Analyzing Fish Arch Length
A longer fish arch doesn’t necessarily mean a bigger fish. Since the length of the arch also measures how long the fish has been under the transducer. Due to this, a longer arch will mean that the fish spent a longer time in the transducer’s beam. For example, if you see on the display a continuous line, it can mean that the transducer encountered a motionless fish.
Analyzing the Thickness of the Arch
The thickness of the arch is a better indicator of how big the fish is. A thicker arch with a solid red or yellow color in the center would usually indicate a larger fish since it would return a stronger signal. So, if you want to target bigger fish, always look at the thickness of the arch.
Half Formed Arches
A full arch means that the fish has crossed the entire sonar cone, from one side to the other. A half arch, on the other hand, means that the fish has swum only through part of the cone.
Identifying Bait Fish
Bait fish is usually displayed as small dots that are grouped tightly together. They can also appear as blobs. It will depend on the sensitivity setting you’re using.
By reading the fish finder screen, you can also understand the type of bottom that the lakebed, seabed or ocean floor have. A thinner and brighter line usually means a softer bottom and a thicker, bold line would mean that the bottom is hard and less porous.
When analyzing the bottom, you can also find vegetation, plants and drop-offs. Vegetation will usually display a spotter return that will be in a vertical line. Drop-offs and depressions will be displayed as v-shaped dips in the bottom contour.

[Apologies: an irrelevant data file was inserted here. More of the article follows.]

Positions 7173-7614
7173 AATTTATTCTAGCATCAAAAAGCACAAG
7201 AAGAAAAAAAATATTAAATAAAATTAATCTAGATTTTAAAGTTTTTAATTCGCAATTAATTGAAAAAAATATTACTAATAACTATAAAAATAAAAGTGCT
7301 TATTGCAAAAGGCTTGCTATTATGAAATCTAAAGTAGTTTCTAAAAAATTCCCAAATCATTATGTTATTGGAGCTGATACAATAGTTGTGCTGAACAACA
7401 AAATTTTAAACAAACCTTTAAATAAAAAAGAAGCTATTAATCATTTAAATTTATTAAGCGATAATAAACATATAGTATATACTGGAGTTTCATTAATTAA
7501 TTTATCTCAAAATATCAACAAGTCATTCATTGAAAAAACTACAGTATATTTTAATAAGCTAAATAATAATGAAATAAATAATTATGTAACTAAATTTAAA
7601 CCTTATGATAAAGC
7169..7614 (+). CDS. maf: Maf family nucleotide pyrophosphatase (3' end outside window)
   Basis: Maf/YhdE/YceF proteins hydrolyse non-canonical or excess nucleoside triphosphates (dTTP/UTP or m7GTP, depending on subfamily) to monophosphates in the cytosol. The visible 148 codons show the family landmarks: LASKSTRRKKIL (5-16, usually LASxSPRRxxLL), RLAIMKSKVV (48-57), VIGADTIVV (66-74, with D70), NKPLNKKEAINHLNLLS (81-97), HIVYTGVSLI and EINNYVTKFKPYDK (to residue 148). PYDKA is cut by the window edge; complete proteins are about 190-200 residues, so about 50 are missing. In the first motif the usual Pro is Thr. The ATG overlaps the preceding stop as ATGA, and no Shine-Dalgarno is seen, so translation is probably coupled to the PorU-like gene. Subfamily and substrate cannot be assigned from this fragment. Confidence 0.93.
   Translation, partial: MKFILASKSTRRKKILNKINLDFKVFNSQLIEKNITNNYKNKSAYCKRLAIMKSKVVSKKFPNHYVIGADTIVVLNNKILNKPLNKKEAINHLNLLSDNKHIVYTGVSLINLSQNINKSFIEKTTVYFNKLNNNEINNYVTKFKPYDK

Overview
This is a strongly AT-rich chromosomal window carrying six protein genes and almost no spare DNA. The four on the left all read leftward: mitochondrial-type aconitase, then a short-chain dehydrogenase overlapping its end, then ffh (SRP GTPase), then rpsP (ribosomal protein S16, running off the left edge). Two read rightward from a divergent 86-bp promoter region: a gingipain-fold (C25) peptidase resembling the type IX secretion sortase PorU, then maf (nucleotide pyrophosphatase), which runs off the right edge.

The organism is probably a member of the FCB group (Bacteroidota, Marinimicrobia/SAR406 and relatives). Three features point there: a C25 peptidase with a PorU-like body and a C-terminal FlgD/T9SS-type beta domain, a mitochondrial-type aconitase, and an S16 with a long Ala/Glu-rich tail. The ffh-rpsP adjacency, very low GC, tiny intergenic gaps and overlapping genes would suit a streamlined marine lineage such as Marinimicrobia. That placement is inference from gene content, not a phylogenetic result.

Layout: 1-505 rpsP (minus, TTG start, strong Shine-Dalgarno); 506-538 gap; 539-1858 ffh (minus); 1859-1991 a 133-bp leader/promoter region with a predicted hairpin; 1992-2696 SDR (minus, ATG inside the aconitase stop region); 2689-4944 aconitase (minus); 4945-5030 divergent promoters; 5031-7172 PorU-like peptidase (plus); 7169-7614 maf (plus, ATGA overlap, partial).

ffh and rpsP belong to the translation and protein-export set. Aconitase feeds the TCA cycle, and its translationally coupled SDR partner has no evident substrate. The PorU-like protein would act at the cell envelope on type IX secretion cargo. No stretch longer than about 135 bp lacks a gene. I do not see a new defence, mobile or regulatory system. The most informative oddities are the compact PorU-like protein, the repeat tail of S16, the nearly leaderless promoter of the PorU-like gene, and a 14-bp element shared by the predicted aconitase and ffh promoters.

How to Read Down Imaging Sonar?
Down imaging sonar uses an ultra-high frequency beam, which produces images of what’s below your boat with a higher resolution than with 2D sonar. By getting more detailed sonar details, it makes it easier to differentiate between fish and brush piles, fallen logs and other submerged objects.
Reading down imaging sonar returns is similar to traditional 2D sonar. The information is displayed from right to left, with the newest being on the right. Other information, such as fish arches, will be displayed similar to 2D sonar as well, but they will have more detail.
How to Read Side Imaging Sonar?
Side imaging also uses an ultra-high frequency beam. However, instead of sending it down, the transducer sends two beams to either side of the boat. This provides you with a wide view of what’s happening in the water around your boat.
This type of sonar displays sonar returns in a slightly different way. This sonar scrolls from top to bottom, with the newest scan information displayed on the top. The screen will also be split in the middle, with the line that goes through the middle representing the surface of the water.
Spotting fish on side imaging sonar is a bit harder since the beams are looking to the sides and not directly down. However, you can spot sonar shadows of fish when they are off the bottom of the water. And by analyzing the distance between the shadow and the fish, you can tell how suspended the fish is.
Fish that are hugging tight to a hard bottom will be more difficult to spot since they will blend in. However, you can easily spot fish on a soft bottom as they will stand out with brighter returns.